The Senate Judiciary Committee voted 13 to 6 Tuesday in favor of Sonia Sotomayor’s nomination as a Supreme Court justice. The full Senate must now review her nomination, for confirmation. If approved—which is likely—Sotomayor will become the first Hispanic and only the third woman to serve on the nation’s highest court.
The Washington Post:
The Senate Judiciary Committee this morning endorsed Sonia Sotomayor to become an associate justice of the Supreme Court on a largely partisan vote that sends her historic nomination to the full Senate for a final decision on her confirmation.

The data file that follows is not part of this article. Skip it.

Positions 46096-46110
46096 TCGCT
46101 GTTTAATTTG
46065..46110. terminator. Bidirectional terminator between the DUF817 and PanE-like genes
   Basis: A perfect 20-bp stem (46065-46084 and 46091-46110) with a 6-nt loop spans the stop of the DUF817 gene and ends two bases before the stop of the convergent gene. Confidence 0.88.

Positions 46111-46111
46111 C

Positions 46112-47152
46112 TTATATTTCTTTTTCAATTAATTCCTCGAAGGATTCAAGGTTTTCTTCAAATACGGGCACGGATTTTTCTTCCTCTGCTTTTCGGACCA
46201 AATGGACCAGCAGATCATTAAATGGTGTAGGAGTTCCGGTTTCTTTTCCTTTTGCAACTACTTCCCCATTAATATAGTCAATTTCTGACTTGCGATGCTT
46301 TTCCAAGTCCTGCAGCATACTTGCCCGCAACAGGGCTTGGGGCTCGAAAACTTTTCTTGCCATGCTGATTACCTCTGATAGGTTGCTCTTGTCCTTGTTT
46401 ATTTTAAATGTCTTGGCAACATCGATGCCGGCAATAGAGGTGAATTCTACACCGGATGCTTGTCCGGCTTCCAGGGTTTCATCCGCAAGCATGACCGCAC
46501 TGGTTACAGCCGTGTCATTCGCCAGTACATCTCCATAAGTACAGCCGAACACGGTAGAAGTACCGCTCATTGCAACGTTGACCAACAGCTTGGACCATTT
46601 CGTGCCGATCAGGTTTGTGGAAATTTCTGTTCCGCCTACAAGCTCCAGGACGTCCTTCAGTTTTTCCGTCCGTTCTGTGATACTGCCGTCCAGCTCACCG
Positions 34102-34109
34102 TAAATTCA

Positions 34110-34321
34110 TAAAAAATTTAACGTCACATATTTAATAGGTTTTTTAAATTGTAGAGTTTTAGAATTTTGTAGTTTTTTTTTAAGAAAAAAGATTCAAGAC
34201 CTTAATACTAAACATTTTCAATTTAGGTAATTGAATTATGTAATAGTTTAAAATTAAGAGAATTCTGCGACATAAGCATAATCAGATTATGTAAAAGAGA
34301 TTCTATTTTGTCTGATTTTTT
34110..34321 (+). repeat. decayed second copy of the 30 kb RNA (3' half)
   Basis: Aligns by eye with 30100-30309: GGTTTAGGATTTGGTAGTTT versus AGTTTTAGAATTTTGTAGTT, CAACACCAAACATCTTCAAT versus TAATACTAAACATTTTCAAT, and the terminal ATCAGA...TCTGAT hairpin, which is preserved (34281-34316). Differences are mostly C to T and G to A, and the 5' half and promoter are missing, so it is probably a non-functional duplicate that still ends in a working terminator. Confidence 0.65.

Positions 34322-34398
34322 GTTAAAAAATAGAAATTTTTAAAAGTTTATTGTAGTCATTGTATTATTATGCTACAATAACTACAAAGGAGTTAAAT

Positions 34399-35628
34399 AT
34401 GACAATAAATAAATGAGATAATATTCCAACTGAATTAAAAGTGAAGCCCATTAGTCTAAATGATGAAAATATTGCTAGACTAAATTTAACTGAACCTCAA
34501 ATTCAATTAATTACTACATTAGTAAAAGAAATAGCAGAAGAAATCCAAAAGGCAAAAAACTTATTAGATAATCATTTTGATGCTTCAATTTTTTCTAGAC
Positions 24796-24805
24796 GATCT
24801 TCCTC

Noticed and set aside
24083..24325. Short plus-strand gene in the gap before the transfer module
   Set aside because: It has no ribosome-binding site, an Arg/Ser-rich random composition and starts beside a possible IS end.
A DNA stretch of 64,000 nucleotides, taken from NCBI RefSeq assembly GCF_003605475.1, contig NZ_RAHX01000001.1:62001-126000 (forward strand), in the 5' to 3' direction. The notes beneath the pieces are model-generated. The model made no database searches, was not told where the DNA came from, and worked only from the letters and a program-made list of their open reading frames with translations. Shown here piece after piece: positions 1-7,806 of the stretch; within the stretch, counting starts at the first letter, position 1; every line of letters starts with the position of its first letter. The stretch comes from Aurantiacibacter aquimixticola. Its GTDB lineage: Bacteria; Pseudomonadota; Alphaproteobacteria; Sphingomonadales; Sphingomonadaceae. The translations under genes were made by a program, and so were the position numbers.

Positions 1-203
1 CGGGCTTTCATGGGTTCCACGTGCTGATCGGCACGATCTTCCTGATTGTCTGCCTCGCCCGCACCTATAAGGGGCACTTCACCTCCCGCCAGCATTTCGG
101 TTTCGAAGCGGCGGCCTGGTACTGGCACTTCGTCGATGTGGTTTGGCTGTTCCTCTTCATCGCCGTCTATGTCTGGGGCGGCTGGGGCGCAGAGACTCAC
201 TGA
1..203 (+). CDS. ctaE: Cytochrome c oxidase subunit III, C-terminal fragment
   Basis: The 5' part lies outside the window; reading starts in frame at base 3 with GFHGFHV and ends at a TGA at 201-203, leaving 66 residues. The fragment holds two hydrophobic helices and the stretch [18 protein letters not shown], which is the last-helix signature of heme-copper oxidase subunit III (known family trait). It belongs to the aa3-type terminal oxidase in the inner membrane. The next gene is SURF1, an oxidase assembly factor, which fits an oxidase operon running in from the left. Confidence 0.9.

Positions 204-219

The 13 to 6 vote came nearly two weeks after the committee’s members grilled Sotomayor for 2½ days, eliciting answers that betrayed little indication of how the nominee, an appellate judge for the past 11 years, would rule on the most significant issues that come before the nation’s highest court.
Sotomayor is President Obama’s first nominee to the Supreme Court and would become the court’s first Hispanic and its third female member. In choosing her in May, the president emphasized her Horatio Alger-like life story, rising from a poor childhood with a widowed mother in a Bronx housing project to attend two Ivy League universities, eventually becoming a judge on the U.S. Court of Appeals for the 2nd Circuit.